How Does Othello’s Attitude Towards Desdemona Change

How does Othello’s attitude towards Desdemona change towards the end of the play? Throughout the play Othello’s feelings for Desdemona seem to change, from feelings of pure adoration to jealousy and betrayal. However, one thing remains constant, an intense passion in his emotions towards her. To begin, in the extract Othello uses a high volume of religious lexis to explain his pain at what he believes Desdemona has done (committed adultery with Cassio).

From lines 47-52 Othello describes how he would rather contract any ‘affliction’ than to be betrayed by Desdemona, this implies that he now believes his love for Desdemona has turned into a disease that is destroying his strength (could also be related to the fits he suffers and bouts of insanity towards the end).

Also these lines are a direct reference to the Old Testament (Book of Job) and this may have been picked up on by many of the highly religious audience during the period it was written in; making the meaning behind his words more comprehendible and relevant. However, as the extract progresses, Othello’s language deteriorate dramatically into a crass and vulgar tone, much like the instigator of the situation, Cassio.

The torrent of religious terminology (which perhaps could be conceived as a more educated and upper class tone) is abruptly ended when Othello calls Desdemona an ‘Impudent Strumpet’, this is a sign that Othello has given up beating around the PROVERBIAL BUSH and is now willing to confront Desdemona’s actions in order for her to admit it. The word ‘strumpet’ was a more commonly used word for ‘whore’ during this period and certainly would have shocked the audience (as it still would today). The fact that this name calling is done using exclamatives way implies Othello’s anger towards his wife.

This scene in itself is really the first occasion in the play that Othello confronts Desdemona regarding the suspicions of her so is written in a different context to another episode in the play where the two share a drawn-out conversation, Desdemona’s murder, for example, here though, Othello is interrogating her, not yet sure himself on what he believes, this becomes apparent to the audience between lines 70-80, when it seems as if Othello’s levels of anger and fury are rising, the constant use of repetition through rhetorical questions; “What committed? shows Othello’s paranoia, shows he is really verbally attacking her and right now has no feeling of trust towards Desdemona. An obvious episode in the play to compare to sets of lexical choices between Othello and Desdemona is in Act 5 scene 2, where Othello smothers Desdemona, much has happened in the plot between these two episodes and that becomes instantly apparent when observing the dialogue.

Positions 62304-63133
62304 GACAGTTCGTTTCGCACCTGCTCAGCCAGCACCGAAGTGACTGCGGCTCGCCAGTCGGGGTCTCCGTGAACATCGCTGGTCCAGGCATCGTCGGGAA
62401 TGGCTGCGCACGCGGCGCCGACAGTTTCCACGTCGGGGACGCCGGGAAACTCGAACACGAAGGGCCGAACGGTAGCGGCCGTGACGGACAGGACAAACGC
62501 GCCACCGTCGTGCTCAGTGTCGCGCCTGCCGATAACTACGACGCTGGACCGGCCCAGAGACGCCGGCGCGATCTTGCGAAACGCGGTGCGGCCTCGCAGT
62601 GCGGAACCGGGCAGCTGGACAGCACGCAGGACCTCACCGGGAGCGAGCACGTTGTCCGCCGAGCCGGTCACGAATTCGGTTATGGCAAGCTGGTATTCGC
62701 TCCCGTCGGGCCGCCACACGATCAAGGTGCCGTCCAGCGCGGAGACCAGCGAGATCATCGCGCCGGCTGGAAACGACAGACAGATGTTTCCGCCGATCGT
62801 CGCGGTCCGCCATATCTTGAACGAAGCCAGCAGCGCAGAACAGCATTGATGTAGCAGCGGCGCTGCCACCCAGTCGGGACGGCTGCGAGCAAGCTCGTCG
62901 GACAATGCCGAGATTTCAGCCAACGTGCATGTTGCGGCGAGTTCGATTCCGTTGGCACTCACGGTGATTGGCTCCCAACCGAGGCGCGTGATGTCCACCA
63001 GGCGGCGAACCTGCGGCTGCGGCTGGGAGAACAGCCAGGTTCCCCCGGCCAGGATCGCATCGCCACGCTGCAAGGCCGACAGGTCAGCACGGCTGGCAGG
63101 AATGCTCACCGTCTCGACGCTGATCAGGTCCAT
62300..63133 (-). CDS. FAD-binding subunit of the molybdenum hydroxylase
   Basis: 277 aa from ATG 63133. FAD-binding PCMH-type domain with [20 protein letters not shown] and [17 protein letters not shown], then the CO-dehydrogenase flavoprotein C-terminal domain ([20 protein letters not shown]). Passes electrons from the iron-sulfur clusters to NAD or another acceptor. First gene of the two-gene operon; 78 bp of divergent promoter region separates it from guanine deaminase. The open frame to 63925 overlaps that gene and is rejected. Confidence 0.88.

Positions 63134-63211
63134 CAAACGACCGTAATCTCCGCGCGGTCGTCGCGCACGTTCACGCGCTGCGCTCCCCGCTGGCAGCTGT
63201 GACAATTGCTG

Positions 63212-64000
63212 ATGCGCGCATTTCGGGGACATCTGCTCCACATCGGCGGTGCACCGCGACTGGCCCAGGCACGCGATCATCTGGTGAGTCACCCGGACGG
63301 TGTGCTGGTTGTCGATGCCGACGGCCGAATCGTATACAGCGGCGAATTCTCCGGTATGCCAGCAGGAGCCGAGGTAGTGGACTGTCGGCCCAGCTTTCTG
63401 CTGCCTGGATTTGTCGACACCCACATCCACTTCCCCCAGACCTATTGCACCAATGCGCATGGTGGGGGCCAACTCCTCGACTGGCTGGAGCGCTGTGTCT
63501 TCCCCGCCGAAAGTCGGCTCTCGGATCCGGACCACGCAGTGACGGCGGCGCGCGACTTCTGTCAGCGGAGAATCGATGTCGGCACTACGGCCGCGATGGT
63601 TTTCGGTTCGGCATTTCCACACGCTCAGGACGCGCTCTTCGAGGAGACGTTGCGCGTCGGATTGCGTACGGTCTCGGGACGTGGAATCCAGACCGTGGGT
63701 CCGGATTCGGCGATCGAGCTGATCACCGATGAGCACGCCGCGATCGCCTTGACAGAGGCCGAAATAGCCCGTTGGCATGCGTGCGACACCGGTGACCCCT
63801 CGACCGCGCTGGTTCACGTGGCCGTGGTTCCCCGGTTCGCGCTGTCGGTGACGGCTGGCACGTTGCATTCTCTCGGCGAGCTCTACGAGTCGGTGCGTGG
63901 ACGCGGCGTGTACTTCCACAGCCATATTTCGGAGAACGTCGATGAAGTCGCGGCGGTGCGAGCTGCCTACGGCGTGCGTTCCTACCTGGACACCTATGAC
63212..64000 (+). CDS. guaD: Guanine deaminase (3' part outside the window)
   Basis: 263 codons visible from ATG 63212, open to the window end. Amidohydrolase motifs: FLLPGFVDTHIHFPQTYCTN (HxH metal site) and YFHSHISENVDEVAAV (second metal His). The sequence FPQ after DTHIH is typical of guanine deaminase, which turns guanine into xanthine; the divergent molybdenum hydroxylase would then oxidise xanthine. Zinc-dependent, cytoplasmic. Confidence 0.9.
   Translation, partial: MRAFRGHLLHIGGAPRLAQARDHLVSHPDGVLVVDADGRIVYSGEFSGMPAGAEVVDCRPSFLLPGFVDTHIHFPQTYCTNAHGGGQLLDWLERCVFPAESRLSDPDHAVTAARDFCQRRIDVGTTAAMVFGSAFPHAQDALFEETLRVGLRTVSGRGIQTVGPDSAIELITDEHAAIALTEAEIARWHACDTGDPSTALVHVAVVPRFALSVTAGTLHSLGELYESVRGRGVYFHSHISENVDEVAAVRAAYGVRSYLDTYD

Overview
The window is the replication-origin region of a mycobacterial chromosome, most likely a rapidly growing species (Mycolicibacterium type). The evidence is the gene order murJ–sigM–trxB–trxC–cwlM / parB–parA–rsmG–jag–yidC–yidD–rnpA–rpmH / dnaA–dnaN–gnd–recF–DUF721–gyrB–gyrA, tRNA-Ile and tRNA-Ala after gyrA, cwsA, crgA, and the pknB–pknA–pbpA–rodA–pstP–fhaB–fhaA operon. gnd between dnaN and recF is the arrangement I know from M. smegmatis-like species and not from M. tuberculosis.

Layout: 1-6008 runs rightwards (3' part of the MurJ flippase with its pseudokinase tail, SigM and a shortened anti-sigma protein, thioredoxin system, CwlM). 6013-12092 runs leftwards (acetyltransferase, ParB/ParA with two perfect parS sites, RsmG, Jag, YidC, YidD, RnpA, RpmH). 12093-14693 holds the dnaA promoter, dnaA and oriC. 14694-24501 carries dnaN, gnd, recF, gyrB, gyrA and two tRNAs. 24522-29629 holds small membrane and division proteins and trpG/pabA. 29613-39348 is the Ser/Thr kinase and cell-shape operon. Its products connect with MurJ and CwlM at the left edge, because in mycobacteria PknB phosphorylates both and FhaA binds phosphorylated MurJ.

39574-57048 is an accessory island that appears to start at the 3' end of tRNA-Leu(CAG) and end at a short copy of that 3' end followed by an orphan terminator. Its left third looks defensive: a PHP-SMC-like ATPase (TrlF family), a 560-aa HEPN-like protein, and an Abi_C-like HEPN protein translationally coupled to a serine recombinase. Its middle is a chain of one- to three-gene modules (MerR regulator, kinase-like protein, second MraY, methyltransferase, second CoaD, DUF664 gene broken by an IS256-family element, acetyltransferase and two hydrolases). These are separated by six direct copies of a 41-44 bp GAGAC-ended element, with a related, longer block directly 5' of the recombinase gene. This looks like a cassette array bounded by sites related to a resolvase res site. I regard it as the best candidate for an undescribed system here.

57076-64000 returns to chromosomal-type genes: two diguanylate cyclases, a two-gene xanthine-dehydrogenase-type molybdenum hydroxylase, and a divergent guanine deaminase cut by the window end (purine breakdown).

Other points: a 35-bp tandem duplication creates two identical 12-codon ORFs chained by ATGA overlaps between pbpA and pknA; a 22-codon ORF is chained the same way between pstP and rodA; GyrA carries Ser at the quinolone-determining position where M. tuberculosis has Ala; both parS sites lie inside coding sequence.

The length of sentences is clearly on contrast to Act 4 scene 2, this is showing the sheer level of their heated argument, also that they are not really thinking about what they are saying anymore, especially in Othello’s case, who clearly now has no regards left for his once love Desdemona’s feeling, ordering; “Down strumpet! ”.

It is also fair to say that the two episodes are written in completely different context to each other, Act 4 scene 2 Othello is quizzing Desdemona for the first time, his sentences are long and declarative, whereas Act 5 scene 2, being the climax of the play, Othello has seen all of his ‘proof’ that Desdemona has committed adultery and has had his mind made up, will no longer take anything Desdemona has to say into consideration, as he is blinded by furious rage.

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